What makes the Marvel Cinematic Universe as popular as it is comes down to its heroes. In just about all their films, the lead protagonist is a likable figure with a solid backstory and arc behind them. The newest hero, Shang-Chi, is no exception. However, a good hero is nothing without a good film behind them. Thankfully, Shang-Chi and the Legend of the 10 Rings is another solid entry from Marvel Studios. Boasting exciting action and complex family drama, it’s an entertaining film, blending martial arts with a strong story about legacy and parental cycles.
The Strengths of Battle
The major hook for Shang-Chi comes from its kung fu fights. While fantasy and computer effects are still prominent, this is first and foremost a send-up to Jackie Chan titles like Police Story or Drunken Master. So much so, the late Brad Allan, who worked with Chan in Hong Kong for years, was the second unit director. And it clearly shows.
The action, especially the opening bus battle, is tight, fast-paced, and well-shot. Rather than using quick cuts and shaky cam to hide the stunt work, it’s on full display here. Every punch is felt, gripping viewers into the action. All the while, star Simu Liu brings tenacity and humor, giving humanity and depth to the fight scenes. Of course, it’s not perfect. There are still a few too many unneeded edits, it’s definitely what people will remember coming out of the film. It’s also a breath of fresh air after Mortal Kombat failed to deliver earlier this year.
The action does loosen a bit once the third act arrives, with more fantastical elements thrown in. But even so, these moments are stylized, exciting, and builds off each moment very well. Not just from a direction standpoint, but also from a character perspective. It’s very clear director Destin Daniel Cretton and Brad Allan had a lot of fun working on these moments.
You Are Your Father
What also helps Shang-Chi stand out is the main familial conflict. Shang-Chi, performed by Simu Liu, is roped into battling against his father Wenwu, played by Tony Leung. The film looks at their conflicting relationship, going back to the death of Shang-Chi’s mother, and how that loss tore them apart. It’s certainly an emotional story to say the least and it works quite well. It’s easy to get invested into their story, thanks to both actors and how the film uses the tension to drive every aspect of the film. The battles between these two have a lot of weight to them, as the movie unravels their trauma and conflict. All of this, again, leads to a fiery climax and a strong overall theme of legacy.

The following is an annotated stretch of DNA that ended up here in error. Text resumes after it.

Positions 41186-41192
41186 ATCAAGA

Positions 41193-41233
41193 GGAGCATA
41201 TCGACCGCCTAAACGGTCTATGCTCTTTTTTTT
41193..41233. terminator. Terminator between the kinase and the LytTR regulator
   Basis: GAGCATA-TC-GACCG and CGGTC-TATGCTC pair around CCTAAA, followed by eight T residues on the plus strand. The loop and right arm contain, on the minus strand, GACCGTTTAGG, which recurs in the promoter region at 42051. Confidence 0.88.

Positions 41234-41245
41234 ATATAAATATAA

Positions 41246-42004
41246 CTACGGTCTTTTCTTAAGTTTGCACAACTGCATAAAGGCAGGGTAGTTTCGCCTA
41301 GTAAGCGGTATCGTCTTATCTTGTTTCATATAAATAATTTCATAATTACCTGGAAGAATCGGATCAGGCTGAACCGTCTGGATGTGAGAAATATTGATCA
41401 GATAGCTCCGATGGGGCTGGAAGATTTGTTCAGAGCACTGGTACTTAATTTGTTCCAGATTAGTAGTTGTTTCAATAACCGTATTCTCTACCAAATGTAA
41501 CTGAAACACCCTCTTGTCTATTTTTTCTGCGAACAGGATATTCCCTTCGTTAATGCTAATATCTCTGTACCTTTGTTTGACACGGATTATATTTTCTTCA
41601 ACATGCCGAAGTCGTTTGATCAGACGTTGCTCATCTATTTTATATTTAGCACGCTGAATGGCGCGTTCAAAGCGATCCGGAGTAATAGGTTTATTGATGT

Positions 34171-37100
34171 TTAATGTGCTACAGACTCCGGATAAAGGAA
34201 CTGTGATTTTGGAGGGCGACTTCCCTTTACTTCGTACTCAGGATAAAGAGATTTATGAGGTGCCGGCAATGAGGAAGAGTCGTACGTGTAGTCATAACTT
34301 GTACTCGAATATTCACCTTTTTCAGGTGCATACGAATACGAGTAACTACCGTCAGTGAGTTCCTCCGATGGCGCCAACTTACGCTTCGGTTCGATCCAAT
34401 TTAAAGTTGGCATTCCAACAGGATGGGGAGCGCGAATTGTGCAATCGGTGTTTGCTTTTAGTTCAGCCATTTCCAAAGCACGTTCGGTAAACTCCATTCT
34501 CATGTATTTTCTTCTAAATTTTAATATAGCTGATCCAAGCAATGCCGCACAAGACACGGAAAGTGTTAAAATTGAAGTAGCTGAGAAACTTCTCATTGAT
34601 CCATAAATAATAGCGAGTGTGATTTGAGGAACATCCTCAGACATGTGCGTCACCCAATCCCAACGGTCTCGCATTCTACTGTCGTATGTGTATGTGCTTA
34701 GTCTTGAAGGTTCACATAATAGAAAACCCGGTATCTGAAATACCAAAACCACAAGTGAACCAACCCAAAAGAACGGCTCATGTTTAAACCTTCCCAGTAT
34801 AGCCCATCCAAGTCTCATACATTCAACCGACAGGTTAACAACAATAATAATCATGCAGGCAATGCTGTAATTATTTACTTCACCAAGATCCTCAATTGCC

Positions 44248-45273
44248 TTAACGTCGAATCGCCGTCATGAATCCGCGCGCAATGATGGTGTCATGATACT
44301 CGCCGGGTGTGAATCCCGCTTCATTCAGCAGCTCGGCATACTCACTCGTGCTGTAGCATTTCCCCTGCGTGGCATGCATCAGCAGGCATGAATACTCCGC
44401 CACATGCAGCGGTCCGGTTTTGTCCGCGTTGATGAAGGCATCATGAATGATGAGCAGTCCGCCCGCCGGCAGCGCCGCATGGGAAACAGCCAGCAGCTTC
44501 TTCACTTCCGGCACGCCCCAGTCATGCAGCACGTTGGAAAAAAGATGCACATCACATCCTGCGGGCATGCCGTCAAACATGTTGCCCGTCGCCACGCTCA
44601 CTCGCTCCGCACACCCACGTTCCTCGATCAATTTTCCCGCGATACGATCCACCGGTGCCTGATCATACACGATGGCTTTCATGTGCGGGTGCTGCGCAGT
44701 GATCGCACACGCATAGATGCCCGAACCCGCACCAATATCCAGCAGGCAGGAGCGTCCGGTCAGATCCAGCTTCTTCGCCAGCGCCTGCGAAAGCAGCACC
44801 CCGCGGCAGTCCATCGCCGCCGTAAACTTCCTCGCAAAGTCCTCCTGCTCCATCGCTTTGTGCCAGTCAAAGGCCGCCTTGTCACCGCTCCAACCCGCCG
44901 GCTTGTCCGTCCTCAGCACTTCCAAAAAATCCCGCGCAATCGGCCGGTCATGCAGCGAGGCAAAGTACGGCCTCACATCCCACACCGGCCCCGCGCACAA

We are who our parents mold us as. This idea is the entire premise of the film, showing the positives and negatives of a parent-child relationship. Shang-Chi ran away from his past to start a new life, but sadly that is an easier said than done task. The movie posits the idea that while you cannot remove who your parents are, there is still the chance to create your own identity and person, while also maintaining the positive values of those before you. It’s a mature message that is handled with dignity and weight behind it, making it one of the most engaging aspects of the film.
The Supports Carry
While Simu Liu does well as the title character, he surrounds himself with a strong repertoire of cast members that truly give the film life. Tony Leung in particular is the standout of the film. Wenwu isn’t just a generic villain. Rather, there’s an undercurrent of sadness with his character. There’s clear motivations why he is so strict towards his children, yet these reasons are brutal and honest and rather depressing. This leads to a lot of depth and a strong backbone for the action and story beats.
Other standouts include Meng’er Zhang as Shang-Chi’s sister Xialing, Michelle Yeoh as Aunt Jiang Nian, and especially Awkwafina as the love interest Katy, who bring personality and further dimension to the film, resulting in a well-rounded piece of filmmaking and storytelling.
To Sum Up…
At this point, producer Kevin Feige knows what his audience wants. They love Marvel movies for their action, comedy, and especially characters. Shang-Chi does little to innovate, but succeeds as a crowdpleasing adventure nonetheless. All the elements are in place and the film is enjoyable for all the attributes mentioned previously. However, I can only hope a potential sequel will have Cretton and company be more ambitious and daring.
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